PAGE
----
Peace & Global Witness
A Reconciliation Journey
On an afternoon in April, I spent some time with Amber Slate, pastor at Aurora Presbyterian Church, talking about a conference in Rwanda this spring – a trip sponsored by PC(USA). It was a peacemaking travel seminar with emphasis on the reconciliation process in Rwanda.
She was in a group of about 20 individuals mainly from the United States, and others from Kenya, South Sudan, and Zambia. They spent most of their time in Kigali but also traveled to the southern part of the country where she was able to obtain a wider impression of the people and the countryside.
Some background information is important to establish the context of the conference. Rwanda is a landlocked country in central Africa with a population of over 12 million people. English, French, and Kiswahili are spoken by most of the native population. It is known as a Christian nation and in 1992, 60% of the population was Catholic and the rest were of the five major denominations. The Muslims make up a very small percentage in the country’s population. Most of the citizens are involved in agriculture, although there is some mining and industrial activity. Rwanda’s natural resources are limited. The population is composed of two groups, the Hutu majority and the Tutsis.
In 1994, a plane carrying the president was shot down and extremist Hutu militia launched a major offense and elements of the Rwanda military began a systematic massacre of Tutsis. Within 100 days around 800,000 Tutsis and moderate Hutus were killed; (contrast population of South Dakota at 858,000). There was a large group which fled the country, so that in total more than one million people were involved.
During the two-week seminar local Presbyterian staff met with them every morning to teach about peacemaking and the history of Rwanda. They also explored what they have learned theologically from their experience of the genocide and the rebuilding efforts following the event. One focus was for the participants to learn the peacemaking process so they could be more effective peacemakers in their own venue. No society is immune to those forces demanding violent changes.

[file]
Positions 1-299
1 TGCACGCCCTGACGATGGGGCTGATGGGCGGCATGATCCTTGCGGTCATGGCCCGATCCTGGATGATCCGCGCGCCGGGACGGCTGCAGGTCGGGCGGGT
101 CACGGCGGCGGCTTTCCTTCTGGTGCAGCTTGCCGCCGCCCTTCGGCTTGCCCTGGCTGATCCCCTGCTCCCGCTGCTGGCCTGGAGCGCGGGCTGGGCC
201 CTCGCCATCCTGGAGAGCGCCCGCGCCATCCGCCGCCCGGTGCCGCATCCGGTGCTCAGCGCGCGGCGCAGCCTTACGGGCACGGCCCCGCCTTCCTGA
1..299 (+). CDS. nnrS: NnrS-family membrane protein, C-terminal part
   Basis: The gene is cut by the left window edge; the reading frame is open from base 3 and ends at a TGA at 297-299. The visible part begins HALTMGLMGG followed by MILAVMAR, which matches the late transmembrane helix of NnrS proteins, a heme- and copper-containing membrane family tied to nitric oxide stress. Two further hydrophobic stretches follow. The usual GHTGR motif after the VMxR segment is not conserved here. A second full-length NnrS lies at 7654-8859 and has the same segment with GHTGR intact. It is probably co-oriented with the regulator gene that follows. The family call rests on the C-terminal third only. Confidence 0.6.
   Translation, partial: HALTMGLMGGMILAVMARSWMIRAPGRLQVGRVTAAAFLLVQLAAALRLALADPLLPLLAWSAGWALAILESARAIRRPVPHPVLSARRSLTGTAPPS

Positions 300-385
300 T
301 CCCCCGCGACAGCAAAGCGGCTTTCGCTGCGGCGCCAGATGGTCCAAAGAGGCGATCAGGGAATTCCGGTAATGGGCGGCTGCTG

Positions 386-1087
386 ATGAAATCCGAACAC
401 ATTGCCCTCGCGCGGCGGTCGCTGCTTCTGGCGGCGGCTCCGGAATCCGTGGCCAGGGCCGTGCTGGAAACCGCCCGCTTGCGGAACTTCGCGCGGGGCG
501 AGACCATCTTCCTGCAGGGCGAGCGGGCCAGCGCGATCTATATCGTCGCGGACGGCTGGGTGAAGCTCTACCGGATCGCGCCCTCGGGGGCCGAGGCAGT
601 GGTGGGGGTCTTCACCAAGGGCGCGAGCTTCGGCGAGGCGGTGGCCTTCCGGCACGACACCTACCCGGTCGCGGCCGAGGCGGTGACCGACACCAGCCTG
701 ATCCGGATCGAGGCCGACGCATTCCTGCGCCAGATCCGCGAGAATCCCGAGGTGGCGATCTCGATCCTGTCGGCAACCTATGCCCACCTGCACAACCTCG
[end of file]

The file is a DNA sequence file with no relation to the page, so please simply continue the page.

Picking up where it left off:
Amber recounted that they were able to visit many Presbyterian churches and one of the powerful experiences was when they actually heard stories when people stood up and told what it was like to have been perpetrators of the genocide and then be forgiven by their victims. Other individuals who were victims talked about how scared they were to face people who had been involved. One woman told how really hard it was to forgive the man next to her who wanted reconciliation with her – he had killed her husband. She was able to forgive – a powerful experience, indeed. These dialogues continued in morning worship services as the perpetrators of genocide and the victims of genocide worshipped together. Out of this grew an organization called the Light Group, which became a club where the goal was community and forgiveness between individuals.
Unfortunately, a particularly horrifying aspect of the event was people gathered in churches thinking that it would be a safe place and it became a convenient site for the slaughter to continue.
The local President of the Presbyterian Church in his talk to the group urged participants to think about God who is making reconciliation a truly central work of the church. “It is a core part of the Christian identity that we confess when we have sinned and that we acknowledge that we need God’s forgiveness.”
It has been over 25 years since Rwanda had a cultural meltdown and is now slowly achieving some stability and modernization. There are multi-story buildings, lots of businesses and a fairly modern airport. When one leaves the city, individuals are still seen working in fields without any modern machinery. Everything is done by hand with people carrying their crops on their backs to market. Amber met with Presbyterian women who were preparing homemade crafts for economic development within families and communities.
Amber believes this is a very powerful lesson for everyone to share. We are not immune from those forces which can consume and destroy based on a particular ideology or merely pure hatred. The group certainly felt the weight of failure by the international community to respond to this event where approximately one million people died tragically. We need to keep before us the message of peace and reconciliation with those with whom we do not agree.
This piece was written for the June 2019 Cascades Presbytery newsletter, Omnibus.
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The Peace & Global Witness Offering draws Presbyterians together and provides exposure to active peacemakers as well as education and resources to empower congregations and individuals to become peacemakers, themselves. These collective efforts support resources in dealing with conflict, provide nurturing reconciliation, and stand in support of our global siblings, because the peace of Christ belongs to people everywhere.